REPOST Today’s Spiritual Food for Thought, provided by Pastor Peter Yoon of Kairos Christian Church in San Diego, is an updated version of his blog first posted on May 22, 2014. Peter is a graduate of University of California, Riverside (BA) and Talbot School of Theology (M.Div.).
Devotional Thought for This Morning
“At the Very Least, Obey the Part that You Understand”
But avoid foolish controversies and genealogies and arguments and quarrels about the law, because these are unprofitable and useless.
The first century believers finally understood that they were justified through their faith in Jesus Christ. However, after thousands of years of observing the Law, they naturally had questions, concerns, opinions on the matter of the Law. Thus, conversations among the church members sprang forth at times getting heated, but eventually becoming fruitless “arguments and quarrels” about the Law. Paul saw these as “foolish” arguments because they were unprofitable and useless.
The benefits of our knowledge and our response to God’s grace were so great that Paul makes it clear that no other priorities should creep into our ministries. He tells Titus to avoid such useless and even divisive issues, because those who engage in such arguments only distract the church from its mission and purpose. Paul tells Titus to warn “a person who stirs up division” up to two times and after that to “have nothing more to do with him.”
Admittedly, there are some passages in the Bible that are not easy to interpret. It is not without reason that Peter said, “His [the apostle Paul’s] letters contain some things that are hard to understand” (2 Peter 3:16). Culture and language gaps sometimes make it difficult to come to a dogmatic conclusion and can lead to controversial arguments and quarrels today. However, there is still a wealth of passages that are easy to comprehend.
Are you sometimes tempted to overlook some of the most basic and easy to understand commands of Scriptures in search for some deeper understanding of obscure passages? A lady boasted to an old seminary professor, “Brother Hendricks, I’ve been through the Bible 17 times.” Not impressed, the professor responded, “Good. But how many times has the Bible been through you?”
The Word of God points us to many plain commands that calls for simple obedience. To obey the Father’s will was food to Jesus’ ministry and life (John 4:34). Imagine how full and satisfied you would be if you’d simply obey the obvious commandments. Let’s place aside our complaints that we just aren’t getting fed by pastor so-and-so because he does not expound on the theological importance of the spirits that “look like frogs” (huh?) in Rev. 16:13. Rather, when the preacher calls us to love another, forgive one another, serve one another for the umpteenth time, let us obey and be spiritually fed.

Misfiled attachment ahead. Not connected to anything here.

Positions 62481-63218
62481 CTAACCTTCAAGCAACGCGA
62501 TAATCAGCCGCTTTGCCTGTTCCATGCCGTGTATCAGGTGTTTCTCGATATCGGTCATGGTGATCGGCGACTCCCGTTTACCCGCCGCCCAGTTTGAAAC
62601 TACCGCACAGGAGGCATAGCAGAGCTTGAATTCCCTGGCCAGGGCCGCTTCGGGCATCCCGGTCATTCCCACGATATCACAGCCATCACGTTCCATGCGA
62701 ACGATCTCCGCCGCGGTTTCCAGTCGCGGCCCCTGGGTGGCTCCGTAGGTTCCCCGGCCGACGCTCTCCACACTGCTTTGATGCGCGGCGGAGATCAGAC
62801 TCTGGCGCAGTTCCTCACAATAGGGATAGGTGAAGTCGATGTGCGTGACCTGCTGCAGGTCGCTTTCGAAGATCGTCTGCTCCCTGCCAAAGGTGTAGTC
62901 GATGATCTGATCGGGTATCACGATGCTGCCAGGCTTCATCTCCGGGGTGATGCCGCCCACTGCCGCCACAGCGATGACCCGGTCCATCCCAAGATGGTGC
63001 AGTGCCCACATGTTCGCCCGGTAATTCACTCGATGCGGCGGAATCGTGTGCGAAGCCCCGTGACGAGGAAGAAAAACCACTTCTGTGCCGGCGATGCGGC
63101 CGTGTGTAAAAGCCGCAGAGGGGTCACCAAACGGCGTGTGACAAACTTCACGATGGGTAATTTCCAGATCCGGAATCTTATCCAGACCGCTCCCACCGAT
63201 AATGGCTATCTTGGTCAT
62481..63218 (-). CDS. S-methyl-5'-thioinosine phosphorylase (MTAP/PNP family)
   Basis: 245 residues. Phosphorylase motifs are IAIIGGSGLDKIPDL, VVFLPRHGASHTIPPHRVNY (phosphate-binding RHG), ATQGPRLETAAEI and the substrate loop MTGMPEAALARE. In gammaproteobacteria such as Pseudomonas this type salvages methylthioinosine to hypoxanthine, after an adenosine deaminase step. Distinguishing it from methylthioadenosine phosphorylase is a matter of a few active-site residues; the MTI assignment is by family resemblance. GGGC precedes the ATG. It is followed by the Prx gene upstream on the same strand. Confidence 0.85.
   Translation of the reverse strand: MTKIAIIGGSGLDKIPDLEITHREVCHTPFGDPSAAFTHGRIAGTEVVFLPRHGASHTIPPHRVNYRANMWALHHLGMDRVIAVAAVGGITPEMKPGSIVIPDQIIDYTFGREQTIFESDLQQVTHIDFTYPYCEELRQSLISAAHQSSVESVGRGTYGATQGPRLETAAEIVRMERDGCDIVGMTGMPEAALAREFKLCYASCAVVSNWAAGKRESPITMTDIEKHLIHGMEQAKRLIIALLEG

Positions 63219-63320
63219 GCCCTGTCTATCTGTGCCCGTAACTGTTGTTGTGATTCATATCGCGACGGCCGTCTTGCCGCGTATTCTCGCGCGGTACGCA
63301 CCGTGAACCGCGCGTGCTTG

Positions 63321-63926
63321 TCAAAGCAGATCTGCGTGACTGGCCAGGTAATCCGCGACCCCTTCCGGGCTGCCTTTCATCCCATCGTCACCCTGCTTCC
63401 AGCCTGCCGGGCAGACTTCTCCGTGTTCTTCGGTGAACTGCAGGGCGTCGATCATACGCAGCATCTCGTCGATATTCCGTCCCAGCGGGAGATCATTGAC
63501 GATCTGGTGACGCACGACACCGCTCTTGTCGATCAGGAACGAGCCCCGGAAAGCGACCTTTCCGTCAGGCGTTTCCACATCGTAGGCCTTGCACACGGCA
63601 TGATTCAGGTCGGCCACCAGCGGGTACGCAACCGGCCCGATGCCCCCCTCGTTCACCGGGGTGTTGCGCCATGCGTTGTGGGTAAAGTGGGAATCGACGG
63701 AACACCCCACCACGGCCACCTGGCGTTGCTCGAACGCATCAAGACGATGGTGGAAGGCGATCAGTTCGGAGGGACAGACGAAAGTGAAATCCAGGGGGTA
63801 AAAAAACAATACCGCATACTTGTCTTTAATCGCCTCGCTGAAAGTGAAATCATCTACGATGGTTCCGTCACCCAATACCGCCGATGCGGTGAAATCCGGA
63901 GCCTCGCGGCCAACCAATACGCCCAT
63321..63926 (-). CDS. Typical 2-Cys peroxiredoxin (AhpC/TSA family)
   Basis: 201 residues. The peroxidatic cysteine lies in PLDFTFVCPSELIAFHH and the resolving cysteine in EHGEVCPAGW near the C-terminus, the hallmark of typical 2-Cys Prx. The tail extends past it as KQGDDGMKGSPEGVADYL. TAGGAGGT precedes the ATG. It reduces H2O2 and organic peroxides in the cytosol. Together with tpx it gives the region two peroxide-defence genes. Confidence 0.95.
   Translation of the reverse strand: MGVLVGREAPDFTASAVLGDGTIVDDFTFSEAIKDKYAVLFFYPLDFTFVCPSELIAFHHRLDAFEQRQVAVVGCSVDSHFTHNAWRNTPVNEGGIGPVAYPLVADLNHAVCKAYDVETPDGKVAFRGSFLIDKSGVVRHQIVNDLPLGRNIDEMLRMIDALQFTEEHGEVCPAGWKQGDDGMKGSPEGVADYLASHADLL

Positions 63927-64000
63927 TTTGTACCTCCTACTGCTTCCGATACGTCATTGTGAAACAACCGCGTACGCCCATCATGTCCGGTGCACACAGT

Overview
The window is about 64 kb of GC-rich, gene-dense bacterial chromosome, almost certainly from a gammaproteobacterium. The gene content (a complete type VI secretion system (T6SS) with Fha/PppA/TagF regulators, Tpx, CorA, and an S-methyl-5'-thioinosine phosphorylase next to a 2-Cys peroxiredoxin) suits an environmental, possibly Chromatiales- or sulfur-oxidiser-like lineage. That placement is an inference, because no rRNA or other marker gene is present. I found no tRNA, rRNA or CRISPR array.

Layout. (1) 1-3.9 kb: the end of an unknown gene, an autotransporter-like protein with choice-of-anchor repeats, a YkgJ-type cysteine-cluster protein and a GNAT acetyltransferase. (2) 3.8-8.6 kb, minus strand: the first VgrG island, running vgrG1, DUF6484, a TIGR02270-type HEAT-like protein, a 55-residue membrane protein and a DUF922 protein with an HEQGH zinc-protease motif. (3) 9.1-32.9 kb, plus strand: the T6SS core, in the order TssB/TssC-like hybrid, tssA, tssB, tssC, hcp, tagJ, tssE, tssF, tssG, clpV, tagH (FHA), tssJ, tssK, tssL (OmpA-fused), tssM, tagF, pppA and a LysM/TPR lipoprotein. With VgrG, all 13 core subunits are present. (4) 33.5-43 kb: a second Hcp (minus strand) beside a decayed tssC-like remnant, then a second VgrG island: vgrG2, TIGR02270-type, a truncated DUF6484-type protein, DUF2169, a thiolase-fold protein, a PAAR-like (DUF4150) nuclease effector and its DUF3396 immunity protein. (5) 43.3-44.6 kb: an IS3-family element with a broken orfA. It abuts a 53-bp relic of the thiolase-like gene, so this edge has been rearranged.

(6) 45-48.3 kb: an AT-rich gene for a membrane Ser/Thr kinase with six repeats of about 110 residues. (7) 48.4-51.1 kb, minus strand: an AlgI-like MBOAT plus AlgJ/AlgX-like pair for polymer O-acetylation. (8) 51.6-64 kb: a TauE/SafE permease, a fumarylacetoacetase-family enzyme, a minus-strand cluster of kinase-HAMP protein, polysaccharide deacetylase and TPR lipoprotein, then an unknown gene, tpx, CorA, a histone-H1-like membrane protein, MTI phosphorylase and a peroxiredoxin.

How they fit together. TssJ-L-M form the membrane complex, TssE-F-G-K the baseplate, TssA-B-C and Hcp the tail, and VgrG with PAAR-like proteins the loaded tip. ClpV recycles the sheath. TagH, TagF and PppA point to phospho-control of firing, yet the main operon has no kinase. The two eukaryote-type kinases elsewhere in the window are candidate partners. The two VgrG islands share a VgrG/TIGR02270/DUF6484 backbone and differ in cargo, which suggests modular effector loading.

Prayer: Heavenly Father, I know that in this life, I don’t live on bread alone but on every word that comes from Your mouth. Thank you for making Your word so accessible and so clear to me. Enable me to obey Your commands daily as I receive from You revelations and reminders of what pleases You. Amen.
Bible Reading for Today: 2 Corinthians 1
Lunch Break Study
Read Matt 22:15-22: Then the Pharisees went out and laid plans to trap him in his words. 16 They sent their disciples to him along with the Herodians. “Teacher,” they said, “we know that you are a man of integrity and that you teach the way of God in accordance with the truth. You aren’t swayed by others, because you pay no attention to who they are. 17 Tell us then, what is your opinion? Is it right to pay the imperial tax to Caesar or not?” 18 But Jesus, knowing their evil intent, said, “You hypocrites, why are you trying to trap me? 19 Show me the coin used for paying the tax.” They brought him a denarius, 20 and he asked them, “Whose image is this? And whose inscription?” 21 “Caesar’s,” they replied. Then he said to them, “So give back to Caesar what is Caesar’s, and to God what is God’s.” 22 When they heard this, they were amazed. So they left him and went away.
Questions to Consider
- How was this controversial question about taxes to Caesar an attempt to entrap Jesus?
- Jesus’ reply to the question not only amazes the inquirers, but it sends them away. What does Jesus’ reply reveal about the hypocritical and greedy nature of the so-called “religious leaders”?
- Do you sometimes raise controversial matters as a smokescreen in an attempt to divert what the Lord truly wants to teach or do in your life?
- The unlikely coalition of the Pharisees and the Herodians hoped to trap Jesus. Either he would support taxes to Rome, undercutting his popular messianic support, or he would challenge taxes, thereby aligning with the views that had sparked a disastrous revolt two decades earlier. In the latter case, the Herodians could charge him with being a revolutionary-hence showing that he should be executed, and executed quickly.
- It shows that while the Israelites resented Caesar and his Roman army for having occupied their land, they didn’t mind using and hoarding the very coins that bore his image. In other words, their dislike of the Romans was a distant second to their greed. By contrast, surrendering to God what is God’s implies the surrender of all one is and possesses.
- The Pharisees and the Herodians brought up a controversial matter to Jesus; however, Jesus wanted to deal with the hypocrisy and greed in their hearts.
How were your words used today? Were they foolish, unprofitable and useless? Or were they full of wisdom, edifying others? Reflect on Proverbs 17:28: “Even fools are thought wise if they keep silent, and discerning if they hold their tongues.”